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I happened by a local discount store that sells one-off products either from foreclosed businesses, fire sales, or so forth. While there, I happened upon some surprising toys on offer. Not only did they have a Underground Railroad game (of all things) they had a beautiful paint set featuring various individuals representative to one Native American culture. I think the figures represent traditional Cheyenne dress, but I do not remember. Whatever the case may be, I decided that this was a worthy impulse buy. I wanted my son to focus on the many native persons who helped the pilgrims survive in their new country, and this was one way for my son to have something “real” to him in his five year old understanding. He absolutely loved his plastic Native Americans and eagerly got them ready for the big Thanksgiving feast. Here, I should note that my own family has Native American ancestry and I am well aware of the controversy surrounding Thanksgiving and Native Americans in general. However, due to my son’s young age, I edited out some but not all of the unpleasantries that occurred subsequent to the Native American/Pilgram encounter. That topic will be left for other days.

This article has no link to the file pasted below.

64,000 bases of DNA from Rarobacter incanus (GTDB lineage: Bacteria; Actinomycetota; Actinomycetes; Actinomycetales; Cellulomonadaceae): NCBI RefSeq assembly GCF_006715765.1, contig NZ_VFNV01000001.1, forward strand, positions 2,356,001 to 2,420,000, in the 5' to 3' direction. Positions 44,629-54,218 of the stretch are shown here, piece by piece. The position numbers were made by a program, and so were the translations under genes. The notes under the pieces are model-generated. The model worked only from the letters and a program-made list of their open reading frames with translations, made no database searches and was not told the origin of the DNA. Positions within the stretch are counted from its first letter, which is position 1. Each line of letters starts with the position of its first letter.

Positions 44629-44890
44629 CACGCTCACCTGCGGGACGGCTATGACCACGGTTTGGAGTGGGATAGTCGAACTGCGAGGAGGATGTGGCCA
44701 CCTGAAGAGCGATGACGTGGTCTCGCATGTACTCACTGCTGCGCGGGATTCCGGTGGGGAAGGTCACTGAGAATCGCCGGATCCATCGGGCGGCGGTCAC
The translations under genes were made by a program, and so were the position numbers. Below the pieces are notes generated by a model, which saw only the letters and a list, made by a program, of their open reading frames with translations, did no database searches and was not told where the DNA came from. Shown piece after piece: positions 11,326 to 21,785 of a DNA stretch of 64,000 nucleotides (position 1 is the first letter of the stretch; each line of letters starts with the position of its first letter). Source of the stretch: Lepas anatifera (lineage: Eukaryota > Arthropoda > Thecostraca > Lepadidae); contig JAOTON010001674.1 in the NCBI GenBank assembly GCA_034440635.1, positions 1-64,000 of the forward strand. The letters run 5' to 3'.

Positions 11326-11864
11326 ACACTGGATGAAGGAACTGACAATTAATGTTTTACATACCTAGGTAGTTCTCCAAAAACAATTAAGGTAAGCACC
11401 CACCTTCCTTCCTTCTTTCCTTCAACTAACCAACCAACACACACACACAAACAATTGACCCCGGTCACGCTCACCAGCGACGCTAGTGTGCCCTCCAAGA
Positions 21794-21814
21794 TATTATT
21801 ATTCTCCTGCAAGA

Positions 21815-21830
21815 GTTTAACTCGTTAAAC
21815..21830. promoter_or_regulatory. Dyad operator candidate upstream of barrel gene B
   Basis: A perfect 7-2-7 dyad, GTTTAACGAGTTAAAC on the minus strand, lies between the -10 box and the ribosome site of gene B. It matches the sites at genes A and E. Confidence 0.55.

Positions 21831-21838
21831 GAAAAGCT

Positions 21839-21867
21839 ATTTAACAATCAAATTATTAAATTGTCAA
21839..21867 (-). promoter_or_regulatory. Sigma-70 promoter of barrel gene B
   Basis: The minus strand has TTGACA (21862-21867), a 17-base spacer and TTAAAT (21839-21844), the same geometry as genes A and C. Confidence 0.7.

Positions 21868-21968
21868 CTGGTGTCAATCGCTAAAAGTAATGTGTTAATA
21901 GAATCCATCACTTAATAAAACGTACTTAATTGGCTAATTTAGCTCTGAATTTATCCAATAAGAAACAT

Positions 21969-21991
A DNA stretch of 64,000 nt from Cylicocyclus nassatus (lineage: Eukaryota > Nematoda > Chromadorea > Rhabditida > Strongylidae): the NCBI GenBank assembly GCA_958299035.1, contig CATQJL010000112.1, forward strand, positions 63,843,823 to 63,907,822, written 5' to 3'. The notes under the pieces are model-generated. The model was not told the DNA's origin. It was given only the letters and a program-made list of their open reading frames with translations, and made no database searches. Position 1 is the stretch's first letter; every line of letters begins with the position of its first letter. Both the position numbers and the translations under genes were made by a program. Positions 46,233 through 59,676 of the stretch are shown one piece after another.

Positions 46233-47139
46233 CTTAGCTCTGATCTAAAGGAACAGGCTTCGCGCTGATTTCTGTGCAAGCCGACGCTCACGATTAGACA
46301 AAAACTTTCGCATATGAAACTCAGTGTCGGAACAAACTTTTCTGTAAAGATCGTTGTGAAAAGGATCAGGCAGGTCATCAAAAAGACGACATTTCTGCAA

I was not enthusiast about another Thanksgiving of overeating while sitting around watching football. This year, I decided that Thanksgiving itself should be a memorable event filled with family “traditions.” We don’t really have any family traditions pertaining to this holiday, so we went looking and oh, did we find ideas. The core of our holiday was based on a Pilgrim Unit study that I purchased from a link off of a facebook homeschool site. Apparently, this woman used the lesson plan once as a schooling unit and then the various projects and activities associated with the lesson plan in subsequent Thanksgiving celebrations.